If Pinheiro and Almeida are often the central voices, each has a certain interest in the development of the micro-phrase, a few notes, a rhythmic-melodic pattern, repeated and varied incrementally. The myriad ways in which these might align become an orchestral micro-structure, like two interlocking serial patterns, so that a work like “Glue” achieves the structural clarity and precision of…well, Webern. [...] There are mysteries here, infinitely variable diagrams of five minds in a studio together that will connect with one another’s, and a listener’s, paths, but whether the patterns are intimately conjoined or arbitrary is utterly beside the point of the collective act and the experience of hearing. Their ultimate architecture may belong to the likely proximity of pitched instruments versus the compound, unpitched sounds, but all of that is speculative, beyond the strange intimacy of this music, its proximities and distances. The wonder is in its accessibility to assemblage, its avoidance of so much improvised music that rests on the anticipation and amplification of other musicians’ individual gestures, turning improvisation into the worst sort of therapy-group or composition. [...] Inter.independence joins it among the year’s most engaging and illuminating recordings.

This is without a doubt one of the best albums I've heard this year. The quality of the playing is excellent, the sense of surprise and joy makes the attentive listener anticipate the unpredictable evolution of their 'in.coherent' narratives. The instrumental wizzardry is combined with smart musical ideas and deep emotional expressivity. Whether it's the quality of the musicians or the value of their concept, their music has a wonderful freshness from beginning to end.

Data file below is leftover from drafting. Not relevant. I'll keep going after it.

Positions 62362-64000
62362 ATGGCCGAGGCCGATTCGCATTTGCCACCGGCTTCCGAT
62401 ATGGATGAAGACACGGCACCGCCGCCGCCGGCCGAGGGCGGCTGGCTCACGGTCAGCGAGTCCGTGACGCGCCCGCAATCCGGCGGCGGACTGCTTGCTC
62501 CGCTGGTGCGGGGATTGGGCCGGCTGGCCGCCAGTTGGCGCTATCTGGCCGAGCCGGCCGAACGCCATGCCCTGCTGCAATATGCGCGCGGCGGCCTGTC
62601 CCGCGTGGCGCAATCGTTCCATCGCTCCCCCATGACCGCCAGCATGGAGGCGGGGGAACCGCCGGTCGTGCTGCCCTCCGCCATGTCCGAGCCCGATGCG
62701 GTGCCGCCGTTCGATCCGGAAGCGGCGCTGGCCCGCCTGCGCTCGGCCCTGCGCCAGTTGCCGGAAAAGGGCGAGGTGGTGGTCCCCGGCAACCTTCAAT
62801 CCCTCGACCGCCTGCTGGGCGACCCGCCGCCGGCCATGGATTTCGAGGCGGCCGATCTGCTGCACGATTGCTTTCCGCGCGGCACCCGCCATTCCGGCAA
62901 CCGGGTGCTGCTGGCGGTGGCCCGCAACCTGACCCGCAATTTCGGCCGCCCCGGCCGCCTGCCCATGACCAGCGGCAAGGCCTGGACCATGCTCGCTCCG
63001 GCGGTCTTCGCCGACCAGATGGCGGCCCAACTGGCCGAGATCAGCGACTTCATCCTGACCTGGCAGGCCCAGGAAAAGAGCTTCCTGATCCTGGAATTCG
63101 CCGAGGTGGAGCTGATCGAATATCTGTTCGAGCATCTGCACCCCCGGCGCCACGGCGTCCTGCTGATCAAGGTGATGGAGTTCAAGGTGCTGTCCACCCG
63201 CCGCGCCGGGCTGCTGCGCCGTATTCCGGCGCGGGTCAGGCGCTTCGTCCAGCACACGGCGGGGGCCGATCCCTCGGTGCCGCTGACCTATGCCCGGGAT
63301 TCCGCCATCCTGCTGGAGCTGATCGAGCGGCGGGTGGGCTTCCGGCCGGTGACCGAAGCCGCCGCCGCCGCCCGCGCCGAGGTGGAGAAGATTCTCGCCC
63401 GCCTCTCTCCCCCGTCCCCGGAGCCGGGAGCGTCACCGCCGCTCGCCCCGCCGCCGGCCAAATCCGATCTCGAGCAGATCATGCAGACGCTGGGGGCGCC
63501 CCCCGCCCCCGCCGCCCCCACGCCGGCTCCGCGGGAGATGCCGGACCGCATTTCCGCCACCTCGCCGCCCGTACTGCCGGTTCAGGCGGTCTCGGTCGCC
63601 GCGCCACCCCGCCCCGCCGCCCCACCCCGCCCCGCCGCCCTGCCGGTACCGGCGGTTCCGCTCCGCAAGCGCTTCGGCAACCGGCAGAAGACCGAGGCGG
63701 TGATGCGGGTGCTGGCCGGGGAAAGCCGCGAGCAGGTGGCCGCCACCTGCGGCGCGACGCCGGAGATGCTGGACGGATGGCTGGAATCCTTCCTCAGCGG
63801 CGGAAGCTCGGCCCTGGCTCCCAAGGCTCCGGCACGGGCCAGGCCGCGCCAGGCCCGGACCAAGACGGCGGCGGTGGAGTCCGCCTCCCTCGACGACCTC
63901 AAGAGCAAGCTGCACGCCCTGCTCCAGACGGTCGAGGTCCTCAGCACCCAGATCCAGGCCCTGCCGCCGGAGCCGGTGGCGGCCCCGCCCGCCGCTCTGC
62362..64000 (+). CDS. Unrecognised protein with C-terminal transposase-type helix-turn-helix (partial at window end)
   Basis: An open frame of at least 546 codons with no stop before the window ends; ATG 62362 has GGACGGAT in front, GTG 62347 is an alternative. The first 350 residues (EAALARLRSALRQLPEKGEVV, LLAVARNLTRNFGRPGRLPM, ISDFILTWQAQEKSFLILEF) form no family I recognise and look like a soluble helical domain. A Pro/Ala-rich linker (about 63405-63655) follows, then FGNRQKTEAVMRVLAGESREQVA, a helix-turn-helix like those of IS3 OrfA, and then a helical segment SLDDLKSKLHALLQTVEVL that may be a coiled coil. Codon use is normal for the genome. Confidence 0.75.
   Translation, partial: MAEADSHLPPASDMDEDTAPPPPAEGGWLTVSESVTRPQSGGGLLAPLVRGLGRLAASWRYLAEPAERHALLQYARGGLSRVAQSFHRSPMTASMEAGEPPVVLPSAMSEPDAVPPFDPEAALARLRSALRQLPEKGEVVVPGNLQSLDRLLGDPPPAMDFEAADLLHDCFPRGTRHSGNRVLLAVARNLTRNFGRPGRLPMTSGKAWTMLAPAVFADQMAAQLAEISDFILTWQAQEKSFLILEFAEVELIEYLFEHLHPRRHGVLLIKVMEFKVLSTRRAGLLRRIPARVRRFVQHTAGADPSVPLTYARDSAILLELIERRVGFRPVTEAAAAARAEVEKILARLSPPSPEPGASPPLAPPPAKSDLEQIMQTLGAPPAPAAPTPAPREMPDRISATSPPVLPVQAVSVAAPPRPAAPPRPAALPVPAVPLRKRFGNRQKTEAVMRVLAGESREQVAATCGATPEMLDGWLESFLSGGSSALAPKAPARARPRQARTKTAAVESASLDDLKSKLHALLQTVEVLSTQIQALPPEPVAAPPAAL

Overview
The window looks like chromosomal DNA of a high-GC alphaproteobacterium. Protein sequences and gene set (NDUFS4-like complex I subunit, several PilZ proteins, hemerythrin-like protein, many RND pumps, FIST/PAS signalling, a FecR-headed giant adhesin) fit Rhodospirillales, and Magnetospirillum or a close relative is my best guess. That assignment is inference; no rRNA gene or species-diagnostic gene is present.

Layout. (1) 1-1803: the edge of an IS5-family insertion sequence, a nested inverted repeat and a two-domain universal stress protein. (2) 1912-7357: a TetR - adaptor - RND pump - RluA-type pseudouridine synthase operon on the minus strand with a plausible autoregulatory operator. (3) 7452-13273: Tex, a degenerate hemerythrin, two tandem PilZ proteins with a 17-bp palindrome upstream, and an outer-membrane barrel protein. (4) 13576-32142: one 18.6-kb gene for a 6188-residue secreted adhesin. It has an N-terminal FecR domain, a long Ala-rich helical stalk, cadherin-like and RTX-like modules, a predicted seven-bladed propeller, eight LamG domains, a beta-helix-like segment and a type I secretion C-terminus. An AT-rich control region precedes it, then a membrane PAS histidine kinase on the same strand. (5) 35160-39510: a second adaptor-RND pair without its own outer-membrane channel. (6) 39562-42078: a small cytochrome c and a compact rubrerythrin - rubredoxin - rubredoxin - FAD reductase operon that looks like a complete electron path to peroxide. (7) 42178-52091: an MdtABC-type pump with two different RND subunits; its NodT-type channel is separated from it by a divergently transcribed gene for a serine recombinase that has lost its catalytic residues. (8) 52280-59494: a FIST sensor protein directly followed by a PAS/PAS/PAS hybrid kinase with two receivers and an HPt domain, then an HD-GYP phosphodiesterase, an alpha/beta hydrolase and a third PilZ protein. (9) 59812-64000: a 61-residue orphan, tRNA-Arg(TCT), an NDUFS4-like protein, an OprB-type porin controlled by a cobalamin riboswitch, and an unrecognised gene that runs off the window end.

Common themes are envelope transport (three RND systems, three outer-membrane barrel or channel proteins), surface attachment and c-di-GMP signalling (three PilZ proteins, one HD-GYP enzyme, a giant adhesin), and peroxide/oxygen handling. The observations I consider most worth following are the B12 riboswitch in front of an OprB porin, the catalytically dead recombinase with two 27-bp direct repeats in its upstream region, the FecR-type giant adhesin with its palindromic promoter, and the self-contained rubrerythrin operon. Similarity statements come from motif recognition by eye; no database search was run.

Don't miss it.

Although the quintet sounds as if they have been collaborating for decades, this is their first recording as a unit. It bears a stoic sound, patient in its approach with a command of space and silence as its strategy.

As the title suggests, this Portuguese quintet's intention was to concentrate on their individual improvisations without immediately reacting to or engaging with each other, layering five discrete performances in real time to spark unexpected moments of synchronicity. They all clearly have very good intuitive ears because the results are surprisingly coherent and convincing. The opening track "Glitch" is a brief burst of dense free jazz but it works best when there's more wriggle room; "Low" starts with ponderous arco bass and a quiet undertow of percussion over which Joao Almeida toots bumblebee trumpet, Rodrigo Pinheiro radiates warm piano ripples and Carlos Santos's burbling electronics bubble up like a puddle of hot volcanic mud.

Daniel Spicer | The Wire | May 12, 2022    
inter.independence

[...] combines electronic phrases with open jazz, dynamic and very acoustic improvisations. [...] Quite abstract improvisation, again a bit distant from the jazz idiom of the beginning. A collective story, barely touched by synthetic ornaments.

“inter.independence” is a truly challenging album, which demands to wander in order to fully enjoy it.

And that yields a highly abstract, deep, non-idiomatic music, aurally close to some contemporary and truly experimental chamber music. Here everything is done with subtlety, as if it was born from the silence itself and aspired to it. [...]It is music that asks for attention and gives us the reward of permanent surprise.